Riparian forests of Southwest Europe: are functional trait and species composition assemblages constrained by environment?


corresponding author,



What are the species and functional trait composition of riparian forests in near-natural Southwest European rivers? Are functional trait and species assemblages constrained by environment?


Near-natural riparian habitats throughout mainland Portugal, Southwest Europe.


We collected data on riparian woody abundances and environmental variables from 175 river locations. Twenty-eight key functional traits were assigned to the surveyed species. Hierarchical clustering and indicator species analysis were used to derive compositional and functional groups of sites. We used Mantel tests to relate species and trait abundances and environmental gradients, and identified sets of relevant variables at diverse spatial scales. Then, four Dispersion indicators were developed to assess the extent to which the groups are constrained by the environment. These measures were tested for significance using iteration procedures.


Clustering revealed four compositional groups of sites: Alder woods, Ash woods, Tree–heath shrublands and Semi-arid shrublands; and three functional groups: Mixed riparian forests, Shrublands with fleshy fruits and Stress-tolerant shrublands. These groups were primarily defined by broad-scale gradients of climate, elevation and river hierarchy. The most dispersed groups had broad trait composition (e.g. Mixed riparian forests) and were floristically diverse (Alder woods). In general, the compositional groups were more closely related to environmental gradients than the functional groups.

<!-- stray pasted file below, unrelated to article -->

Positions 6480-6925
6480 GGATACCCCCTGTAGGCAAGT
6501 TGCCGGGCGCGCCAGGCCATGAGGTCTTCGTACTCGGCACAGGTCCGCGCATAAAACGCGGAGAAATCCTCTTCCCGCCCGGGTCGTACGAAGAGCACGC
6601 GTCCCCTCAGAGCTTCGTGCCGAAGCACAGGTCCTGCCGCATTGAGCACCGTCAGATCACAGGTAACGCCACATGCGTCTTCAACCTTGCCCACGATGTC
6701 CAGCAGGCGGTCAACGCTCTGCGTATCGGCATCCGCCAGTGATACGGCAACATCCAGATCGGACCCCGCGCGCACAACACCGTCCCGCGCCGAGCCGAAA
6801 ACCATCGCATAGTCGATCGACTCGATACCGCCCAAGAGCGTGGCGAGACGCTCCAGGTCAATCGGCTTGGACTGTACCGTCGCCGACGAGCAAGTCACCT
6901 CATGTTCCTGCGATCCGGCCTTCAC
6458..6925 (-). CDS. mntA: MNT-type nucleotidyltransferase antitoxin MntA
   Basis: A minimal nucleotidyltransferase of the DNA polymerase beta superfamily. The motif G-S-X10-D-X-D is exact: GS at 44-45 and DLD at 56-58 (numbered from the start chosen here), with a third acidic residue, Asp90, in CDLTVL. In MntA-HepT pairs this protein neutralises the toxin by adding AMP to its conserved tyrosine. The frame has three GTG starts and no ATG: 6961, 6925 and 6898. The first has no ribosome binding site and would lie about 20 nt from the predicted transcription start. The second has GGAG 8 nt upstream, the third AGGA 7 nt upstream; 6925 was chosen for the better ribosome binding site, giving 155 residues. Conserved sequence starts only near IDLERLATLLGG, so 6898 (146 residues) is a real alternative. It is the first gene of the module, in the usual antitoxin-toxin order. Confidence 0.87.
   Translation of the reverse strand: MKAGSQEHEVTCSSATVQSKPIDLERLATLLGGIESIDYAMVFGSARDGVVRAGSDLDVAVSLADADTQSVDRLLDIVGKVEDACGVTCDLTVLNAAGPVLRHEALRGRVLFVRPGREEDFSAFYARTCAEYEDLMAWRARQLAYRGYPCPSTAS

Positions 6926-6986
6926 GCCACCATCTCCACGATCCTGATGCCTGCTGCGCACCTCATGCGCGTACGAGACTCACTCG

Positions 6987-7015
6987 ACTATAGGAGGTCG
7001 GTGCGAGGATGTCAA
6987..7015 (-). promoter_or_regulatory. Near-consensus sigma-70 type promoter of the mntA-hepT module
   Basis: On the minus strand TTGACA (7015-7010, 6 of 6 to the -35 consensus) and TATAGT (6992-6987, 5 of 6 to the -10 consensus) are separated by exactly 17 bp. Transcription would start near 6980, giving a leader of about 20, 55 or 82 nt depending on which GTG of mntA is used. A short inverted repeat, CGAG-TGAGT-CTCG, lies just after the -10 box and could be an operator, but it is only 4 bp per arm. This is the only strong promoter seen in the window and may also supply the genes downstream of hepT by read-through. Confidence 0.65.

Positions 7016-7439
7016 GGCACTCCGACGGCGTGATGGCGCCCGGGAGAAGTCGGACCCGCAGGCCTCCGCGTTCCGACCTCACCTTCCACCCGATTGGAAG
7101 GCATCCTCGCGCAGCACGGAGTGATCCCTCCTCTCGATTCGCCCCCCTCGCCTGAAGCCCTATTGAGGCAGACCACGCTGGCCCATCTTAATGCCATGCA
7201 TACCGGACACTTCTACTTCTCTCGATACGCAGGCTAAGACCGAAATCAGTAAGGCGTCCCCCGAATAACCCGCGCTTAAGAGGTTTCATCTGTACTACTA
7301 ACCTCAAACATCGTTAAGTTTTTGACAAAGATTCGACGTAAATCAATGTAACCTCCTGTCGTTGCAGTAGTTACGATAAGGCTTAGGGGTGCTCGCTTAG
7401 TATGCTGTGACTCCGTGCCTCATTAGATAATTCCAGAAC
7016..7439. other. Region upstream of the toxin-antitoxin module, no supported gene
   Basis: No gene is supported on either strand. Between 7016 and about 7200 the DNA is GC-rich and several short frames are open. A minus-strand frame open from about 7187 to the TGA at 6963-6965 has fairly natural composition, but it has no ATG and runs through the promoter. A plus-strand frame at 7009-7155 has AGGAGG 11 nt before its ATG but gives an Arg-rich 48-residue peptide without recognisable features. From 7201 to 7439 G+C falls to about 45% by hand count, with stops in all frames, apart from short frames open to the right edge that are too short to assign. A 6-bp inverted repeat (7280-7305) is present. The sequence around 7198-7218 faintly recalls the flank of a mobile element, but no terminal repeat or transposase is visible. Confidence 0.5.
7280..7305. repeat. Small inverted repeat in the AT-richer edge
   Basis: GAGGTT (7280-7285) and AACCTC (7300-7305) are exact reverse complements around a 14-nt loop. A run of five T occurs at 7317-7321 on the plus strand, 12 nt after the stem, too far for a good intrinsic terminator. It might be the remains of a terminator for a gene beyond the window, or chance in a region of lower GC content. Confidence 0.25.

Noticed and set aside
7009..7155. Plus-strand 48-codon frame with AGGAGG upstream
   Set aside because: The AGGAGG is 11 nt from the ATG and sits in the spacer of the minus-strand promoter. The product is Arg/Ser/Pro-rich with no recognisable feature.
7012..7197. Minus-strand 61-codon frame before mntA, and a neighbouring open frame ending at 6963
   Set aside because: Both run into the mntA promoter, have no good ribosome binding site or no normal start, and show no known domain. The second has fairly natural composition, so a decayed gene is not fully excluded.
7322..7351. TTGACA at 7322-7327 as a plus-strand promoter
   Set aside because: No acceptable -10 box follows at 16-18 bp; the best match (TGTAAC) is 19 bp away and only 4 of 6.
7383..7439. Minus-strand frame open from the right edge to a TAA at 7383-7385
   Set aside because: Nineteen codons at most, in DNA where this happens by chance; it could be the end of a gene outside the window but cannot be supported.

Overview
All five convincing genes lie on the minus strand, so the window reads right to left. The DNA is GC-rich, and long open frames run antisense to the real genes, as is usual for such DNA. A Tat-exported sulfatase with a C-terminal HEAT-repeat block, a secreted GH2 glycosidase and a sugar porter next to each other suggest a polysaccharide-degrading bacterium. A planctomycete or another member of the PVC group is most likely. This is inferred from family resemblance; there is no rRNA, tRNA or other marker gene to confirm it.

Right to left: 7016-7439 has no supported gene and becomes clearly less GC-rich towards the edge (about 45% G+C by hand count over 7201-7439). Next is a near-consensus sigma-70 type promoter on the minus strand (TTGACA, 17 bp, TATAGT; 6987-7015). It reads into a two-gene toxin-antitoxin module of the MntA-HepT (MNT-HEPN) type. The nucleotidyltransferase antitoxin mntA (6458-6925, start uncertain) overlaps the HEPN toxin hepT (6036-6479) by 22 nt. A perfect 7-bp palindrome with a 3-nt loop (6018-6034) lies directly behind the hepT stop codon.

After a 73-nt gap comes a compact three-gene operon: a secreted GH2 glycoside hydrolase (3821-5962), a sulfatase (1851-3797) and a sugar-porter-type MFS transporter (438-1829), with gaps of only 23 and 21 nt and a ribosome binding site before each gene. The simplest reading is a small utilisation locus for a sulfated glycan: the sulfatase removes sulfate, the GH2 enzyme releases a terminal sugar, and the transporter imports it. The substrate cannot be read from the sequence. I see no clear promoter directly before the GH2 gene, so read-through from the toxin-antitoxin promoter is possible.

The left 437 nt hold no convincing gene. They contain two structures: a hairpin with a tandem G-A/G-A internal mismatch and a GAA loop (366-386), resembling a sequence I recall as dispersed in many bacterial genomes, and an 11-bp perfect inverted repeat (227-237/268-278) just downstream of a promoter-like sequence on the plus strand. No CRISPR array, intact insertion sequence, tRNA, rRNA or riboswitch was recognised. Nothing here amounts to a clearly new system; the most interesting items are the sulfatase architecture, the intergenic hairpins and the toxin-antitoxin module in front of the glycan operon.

Assemblages with very specific functional traits or with homogeneous species composition were largely constrained to the most extreme environmental conditions in the study area. Future research to assist environmental management should be directed to the role of fine-scale environmental determinants of riparian assemblages, especially those related to flow variability and water stress.